Now my wife is a modest woman, hence she frequents some of the more traditional outlets where high fashion is not the requisite. Modest dresses/skirts, blouses- jackets: in keeping with a woman of her age/temperament. The very antithesis of her daughters. Elsewhere, local school boards have had their hands full writing policies to specifically address the ever-increasing sexualization of children’s attire, with no end in sight. Even school uniforms are not immune.

    Ah, but I was a teenager once. Back then, spying a woman in Jeans, a Halter Top, big Afro and hip-hugging bell-bottoms (Or hot pants) was like glimpsing a graceful Cheetah in the wild. Some women snubbed modesty, others possessed the finesse to advertise their forms without showing too much. Alas, mine was a different generation. I remember when bell-bottoms came out. After a while (no matter the store) it was almost impossible to find straight-leg pants, because the prevailing trend all but diminished your choice for something different. Every shirt had giant collars on them, and it was hard to find anything that wasn’t made out of polyester. So it is with our porn culture: so ubiquitous, so ingratiating- most parents aren’t even aware of its influence. And yet it taints a good deal of the clothing lines currently available for women.

    What the people who write this Nation’s narrative have discovered is that with a little bit of groundwork you can feed its citizens anything and it will be accepted as normal over time. Not too much, too-fast mind you- you don’t want to alienate the masses. However, expose them to just enough excess over time and eventually the mind takes to it like a fish to water. Late Night Sex Ads have morphed from phone sex and dating services to outright porn. There’s been a concerted effort to corrupt our youth (with Parents shouldering some of the blame) much in the same way the cigarette/alcohol industry has done. Pornography is being billed as just another one of America’s innocent pastimes. Such sentiment is further bolstered by an-amoral clothing industry swayed solely by its bottom line.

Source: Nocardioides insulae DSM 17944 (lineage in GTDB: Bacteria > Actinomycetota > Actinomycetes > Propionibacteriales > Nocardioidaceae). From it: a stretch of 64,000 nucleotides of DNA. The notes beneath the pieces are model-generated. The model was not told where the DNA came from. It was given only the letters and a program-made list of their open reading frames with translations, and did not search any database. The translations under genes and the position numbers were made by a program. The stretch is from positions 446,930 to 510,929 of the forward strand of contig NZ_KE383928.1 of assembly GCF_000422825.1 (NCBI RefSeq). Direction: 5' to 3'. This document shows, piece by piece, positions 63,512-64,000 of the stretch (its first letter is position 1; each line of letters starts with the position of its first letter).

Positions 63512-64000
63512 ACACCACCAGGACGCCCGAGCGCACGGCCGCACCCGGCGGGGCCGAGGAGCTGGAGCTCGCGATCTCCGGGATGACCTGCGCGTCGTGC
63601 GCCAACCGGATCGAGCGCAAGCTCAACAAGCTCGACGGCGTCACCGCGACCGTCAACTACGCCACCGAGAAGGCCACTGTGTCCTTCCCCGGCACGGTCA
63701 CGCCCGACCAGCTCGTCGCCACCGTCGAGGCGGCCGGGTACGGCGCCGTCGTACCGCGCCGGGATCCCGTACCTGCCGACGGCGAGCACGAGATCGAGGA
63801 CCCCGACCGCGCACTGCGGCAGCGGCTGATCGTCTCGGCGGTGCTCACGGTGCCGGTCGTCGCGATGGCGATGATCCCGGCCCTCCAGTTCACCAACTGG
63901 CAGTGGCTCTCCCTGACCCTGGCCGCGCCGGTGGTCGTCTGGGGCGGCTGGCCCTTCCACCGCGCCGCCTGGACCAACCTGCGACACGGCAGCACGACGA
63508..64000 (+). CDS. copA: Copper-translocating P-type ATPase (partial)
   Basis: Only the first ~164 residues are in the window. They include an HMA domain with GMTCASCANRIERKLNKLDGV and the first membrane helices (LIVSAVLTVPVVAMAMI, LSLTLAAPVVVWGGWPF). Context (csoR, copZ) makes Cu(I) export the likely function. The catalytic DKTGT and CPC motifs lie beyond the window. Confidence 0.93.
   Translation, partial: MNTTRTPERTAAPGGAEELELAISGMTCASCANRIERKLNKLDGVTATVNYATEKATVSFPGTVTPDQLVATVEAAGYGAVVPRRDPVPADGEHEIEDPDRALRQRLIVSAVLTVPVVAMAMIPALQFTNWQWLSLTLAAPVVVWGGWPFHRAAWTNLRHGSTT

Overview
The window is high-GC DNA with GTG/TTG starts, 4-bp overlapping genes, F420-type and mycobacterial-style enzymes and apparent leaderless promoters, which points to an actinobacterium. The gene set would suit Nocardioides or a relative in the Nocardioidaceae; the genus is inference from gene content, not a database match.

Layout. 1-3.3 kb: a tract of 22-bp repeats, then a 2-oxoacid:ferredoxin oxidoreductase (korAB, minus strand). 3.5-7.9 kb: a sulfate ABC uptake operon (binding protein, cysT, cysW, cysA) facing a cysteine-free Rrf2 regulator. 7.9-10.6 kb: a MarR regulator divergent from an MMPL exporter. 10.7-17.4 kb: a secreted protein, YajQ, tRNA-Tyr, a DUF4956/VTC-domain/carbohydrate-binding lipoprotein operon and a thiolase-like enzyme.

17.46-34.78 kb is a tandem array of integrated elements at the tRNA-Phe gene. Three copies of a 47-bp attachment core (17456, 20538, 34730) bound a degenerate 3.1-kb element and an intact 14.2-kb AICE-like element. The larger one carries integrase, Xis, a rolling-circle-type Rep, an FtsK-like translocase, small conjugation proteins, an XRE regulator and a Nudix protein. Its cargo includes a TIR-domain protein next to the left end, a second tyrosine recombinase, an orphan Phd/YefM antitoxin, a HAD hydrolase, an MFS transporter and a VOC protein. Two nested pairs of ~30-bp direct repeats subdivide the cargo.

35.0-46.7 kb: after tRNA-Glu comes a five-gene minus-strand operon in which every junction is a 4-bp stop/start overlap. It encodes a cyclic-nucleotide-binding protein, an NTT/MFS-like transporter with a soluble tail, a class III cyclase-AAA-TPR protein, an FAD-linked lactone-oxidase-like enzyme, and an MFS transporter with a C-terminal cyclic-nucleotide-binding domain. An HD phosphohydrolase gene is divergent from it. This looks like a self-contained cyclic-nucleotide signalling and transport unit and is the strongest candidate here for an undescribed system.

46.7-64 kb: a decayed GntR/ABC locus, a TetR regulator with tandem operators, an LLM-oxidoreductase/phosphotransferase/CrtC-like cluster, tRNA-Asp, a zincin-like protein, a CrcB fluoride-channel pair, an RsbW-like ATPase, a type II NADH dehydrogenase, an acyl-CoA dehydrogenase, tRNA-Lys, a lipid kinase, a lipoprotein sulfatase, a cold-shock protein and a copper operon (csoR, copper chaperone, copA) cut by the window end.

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    1. Pornography is being billed as just another one of America’s innocent pastimes. Such sentiment is further bolstered by an-amoral clothing industry swayed solely by its bottom line.

      And by finding yet new ways to set women back! That's the thing about the "-isms"; they don't die off like people claim they do. They morph and evolve to survive. More women standing up for themselves and demanding the right to decide who they want to be and how they want to run their own lives? Fine...just take away their ability to cover their own bodies. Literally leave them with an ever-decreasing option for modest clothing.

      And "option" really is the keyword here; I don't care if the woman next to me wears revealing clothing of her own choice; good for her. She is exercising her options, her right to treat her body however she sees fit. But this push in revealing clothing was never meant to benefit or empower women. I don't think it was even about profit. It's about control. As more women choose to cover up and talk about feeling the need to cover up, the clothing industry simply looks for ways to take away that choice.

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    2. And "option" really is the keyword here; I don't care if the woman next to me wears revealing clothing of her own choice; good for her. She is exercising her options, her right to treat her body however she sees fit. But this push in revealing clothing was never meant to benefit or empower women. I don't think it was even about profit. It's about control. As more women choose to cover up and talk about feeling the need to cover up, the clothing industry simply looks for ways to take away that choice.